With Carl Craig Sessions, Dia:Beacon presents an online screening series inspired by the enduring legacy of Black musicians and artists.
The artist — still brilliant and brimming with artistic talent — will celebrate his 86th birthday on November 30.
Rockburne insists that her work has a mathematical basis, yet her most moving creations are those least tethered to a methodical, rational approach.
In light of a posthumously completed work by Walter De Maria at Dia:Beacon, I was curious what the average visitor made of his famous art installations.
A visit last weekend to Dia:Beacon, the vast repository of Minimalist art on the east bank of the Hudson River, brought home once more the complexities and contradictions of a movement whose goal was to be as plain as the nose on your face.
At Dia:Beacon there is an installation by Fred Sandback, a series of giant shapes formed from brightly colored string.
I didn’t think I would be able to cry on command.
BEACON, NY — Carl Andre’s 50-year, career-spanning retrospective at Dia:Beacon is coming down this weekend. If you think that Modernism is god, that its spawn, Minimalism, is the lord, and that Andre is her messenger, you’d best catch the show before it’s gone.
Of the 25 artists whose work is currently on view at Dia:Beacon, four of them are women. (And one of those women is half of a husband-and-wife team.) The open, spacious museum just up the river from New York City is beautiful, staid, and a bit, well, male. Even a fantastic three-room installation of wry Louise Bourgeois sculptures can’t undercut the machismo you get from wandering through a hall full of John Chamberlain pieces (crushed steel), while knowing that under your feet there’s another hall full of Richard Serras (sculpted steel). The male pieces just loom so large — they take up an enormous amount of space, both physically and emotionally.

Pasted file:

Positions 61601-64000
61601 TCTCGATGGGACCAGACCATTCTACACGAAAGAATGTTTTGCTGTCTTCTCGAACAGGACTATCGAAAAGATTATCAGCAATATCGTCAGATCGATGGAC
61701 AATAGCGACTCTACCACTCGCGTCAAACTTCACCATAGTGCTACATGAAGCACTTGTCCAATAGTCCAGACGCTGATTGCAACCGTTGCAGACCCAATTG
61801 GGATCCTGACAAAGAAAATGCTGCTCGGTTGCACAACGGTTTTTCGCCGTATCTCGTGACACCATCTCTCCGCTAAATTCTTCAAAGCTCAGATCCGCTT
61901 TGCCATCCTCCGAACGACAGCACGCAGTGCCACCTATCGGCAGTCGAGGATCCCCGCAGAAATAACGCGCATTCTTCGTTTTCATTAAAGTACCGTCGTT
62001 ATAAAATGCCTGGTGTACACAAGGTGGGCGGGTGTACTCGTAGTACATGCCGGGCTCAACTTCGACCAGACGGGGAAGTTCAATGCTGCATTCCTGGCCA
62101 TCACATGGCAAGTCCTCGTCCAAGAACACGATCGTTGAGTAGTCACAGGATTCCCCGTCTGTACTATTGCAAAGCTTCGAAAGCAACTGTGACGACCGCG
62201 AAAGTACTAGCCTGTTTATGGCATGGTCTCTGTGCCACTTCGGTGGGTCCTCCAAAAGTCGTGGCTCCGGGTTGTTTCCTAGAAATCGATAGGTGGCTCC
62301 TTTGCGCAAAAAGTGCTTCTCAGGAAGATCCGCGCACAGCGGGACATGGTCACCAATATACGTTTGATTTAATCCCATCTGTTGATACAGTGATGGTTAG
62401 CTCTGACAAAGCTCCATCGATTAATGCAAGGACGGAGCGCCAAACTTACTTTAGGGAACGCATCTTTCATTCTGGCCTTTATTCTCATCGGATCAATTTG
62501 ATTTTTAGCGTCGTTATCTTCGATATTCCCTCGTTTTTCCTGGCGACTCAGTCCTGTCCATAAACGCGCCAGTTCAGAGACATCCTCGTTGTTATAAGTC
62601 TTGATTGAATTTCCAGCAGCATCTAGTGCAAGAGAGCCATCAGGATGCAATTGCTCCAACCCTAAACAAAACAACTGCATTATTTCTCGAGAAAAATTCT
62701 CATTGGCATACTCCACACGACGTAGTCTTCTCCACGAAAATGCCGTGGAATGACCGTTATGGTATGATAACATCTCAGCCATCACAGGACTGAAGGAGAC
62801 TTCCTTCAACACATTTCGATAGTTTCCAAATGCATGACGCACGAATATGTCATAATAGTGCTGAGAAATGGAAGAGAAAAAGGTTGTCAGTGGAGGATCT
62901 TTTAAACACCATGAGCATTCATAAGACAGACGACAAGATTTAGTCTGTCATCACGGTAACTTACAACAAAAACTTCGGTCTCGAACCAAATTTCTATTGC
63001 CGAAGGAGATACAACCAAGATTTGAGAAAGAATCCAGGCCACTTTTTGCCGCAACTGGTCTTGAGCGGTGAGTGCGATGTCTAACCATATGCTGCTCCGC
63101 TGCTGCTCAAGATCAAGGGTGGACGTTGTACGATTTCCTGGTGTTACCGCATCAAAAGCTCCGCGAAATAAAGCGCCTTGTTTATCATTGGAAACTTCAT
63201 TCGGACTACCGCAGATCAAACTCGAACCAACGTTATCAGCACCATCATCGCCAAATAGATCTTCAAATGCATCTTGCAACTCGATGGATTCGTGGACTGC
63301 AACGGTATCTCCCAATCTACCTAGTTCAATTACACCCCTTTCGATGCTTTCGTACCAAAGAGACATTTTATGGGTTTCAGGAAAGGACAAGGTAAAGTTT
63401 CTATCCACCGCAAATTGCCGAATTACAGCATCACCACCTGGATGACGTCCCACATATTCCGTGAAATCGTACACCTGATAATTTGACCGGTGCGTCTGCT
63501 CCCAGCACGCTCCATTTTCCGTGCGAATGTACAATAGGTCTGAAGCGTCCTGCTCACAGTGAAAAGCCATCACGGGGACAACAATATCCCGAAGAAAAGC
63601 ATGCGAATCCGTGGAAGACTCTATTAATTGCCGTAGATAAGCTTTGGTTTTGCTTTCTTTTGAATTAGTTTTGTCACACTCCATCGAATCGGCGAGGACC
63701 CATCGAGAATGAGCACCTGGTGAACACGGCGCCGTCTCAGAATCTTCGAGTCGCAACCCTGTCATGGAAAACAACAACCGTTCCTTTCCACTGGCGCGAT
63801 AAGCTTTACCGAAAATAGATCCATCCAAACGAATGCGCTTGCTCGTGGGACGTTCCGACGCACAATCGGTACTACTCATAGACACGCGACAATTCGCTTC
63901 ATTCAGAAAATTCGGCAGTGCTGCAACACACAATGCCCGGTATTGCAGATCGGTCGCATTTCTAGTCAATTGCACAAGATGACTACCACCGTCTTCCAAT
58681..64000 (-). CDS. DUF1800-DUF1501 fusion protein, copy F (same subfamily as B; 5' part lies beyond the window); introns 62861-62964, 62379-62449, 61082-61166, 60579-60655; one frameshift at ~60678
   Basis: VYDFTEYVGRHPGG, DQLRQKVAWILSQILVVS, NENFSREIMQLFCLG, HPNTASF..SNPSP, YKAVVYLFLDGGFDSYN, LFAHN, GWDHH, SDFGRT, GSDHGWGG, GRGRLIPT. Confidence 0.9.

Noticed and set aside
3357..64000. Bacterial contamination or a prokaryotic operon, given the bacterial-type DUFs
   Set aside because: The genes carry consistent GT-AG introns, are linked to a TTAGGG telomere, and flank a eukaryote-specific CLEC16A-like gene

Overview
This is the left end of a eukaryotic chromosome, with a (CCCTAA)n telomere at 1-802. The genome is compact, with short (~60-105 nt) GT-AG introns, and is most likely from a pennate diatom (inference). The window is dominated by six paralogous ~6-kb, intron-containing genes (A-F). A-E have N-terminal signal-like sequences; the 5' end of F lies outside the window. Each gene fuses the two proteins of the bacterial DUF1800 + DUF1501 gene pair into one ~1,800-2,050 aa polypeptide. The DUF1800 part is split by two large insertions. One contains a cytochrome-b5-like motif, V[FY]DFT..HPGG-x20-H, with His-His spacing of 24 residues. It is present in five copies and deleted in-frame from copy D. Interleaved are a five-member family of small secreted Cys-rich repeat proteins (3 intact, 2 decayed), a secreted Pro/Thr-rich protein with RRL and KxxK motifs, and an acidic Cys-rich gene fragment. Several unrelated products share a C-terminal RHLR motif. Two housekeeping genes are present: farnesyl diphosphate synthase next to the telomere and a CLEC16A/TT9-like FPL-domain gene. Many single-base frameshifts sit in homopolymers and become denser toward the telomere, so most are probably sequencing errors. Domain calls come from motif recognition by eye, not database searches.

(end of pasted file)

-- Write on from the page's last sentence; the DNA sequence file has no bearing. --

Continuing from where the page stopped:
Dia Art Foundation presents Opus + One, the first comprehensive museum exhibition in North America devoted to the work of Paris-based artist Jean-Luc Moulène.
Commissioned by Dia, Opus + One will comprise objects and images created over the past two decades and will be on view at Dia:Beacon, Riggio Galleries, in New York’s Hudson Valley for one year.
Organized by Dia curator Yasmil Raymond in collaboration with the artist, the exhibition will be accompanied by a new work commissioned for the Dan Flavin Art Institute, in Bridgehampton, NY, and a major publication.
A public reception for Jean-Luc Moulène will be held at Dia:Beacon on Saturday, December 17, 2011, from 2–4 pm.
Hyperallergic is in Miami this week soaking up the sun and the art fairs, but we’ve still got the remedy for those sick with the art bug back in New York. This week’s Art Rx takes you outside Manhattan to the Bronx, Brooklyn, Long Island City and even Beacon, New York. You’ll be itching to jump on mass transit to workshop with musician Maya Azucan at the Bronx Museum of Art, view posters created by Iraq War Veterans and the Justseeds printmaking collaborative in Brooklyn or slip into a fabric sleeping bag in Franz Erhad Walther’s solo show at Dia:Beacon. For those who’ve escaped to Miami, we’ve also included a few events to wash down your extra-strength pill of art fairs.
Organized by Dia Art Foundation and the Center for Curatorial Studies, Bard College (CSS Bard), and curated by Lynne Cooke, Blinky Palermo: Restrospective 1964-1977 introduces American audiences to the influential German artist Blinky Palermo (1943-1977).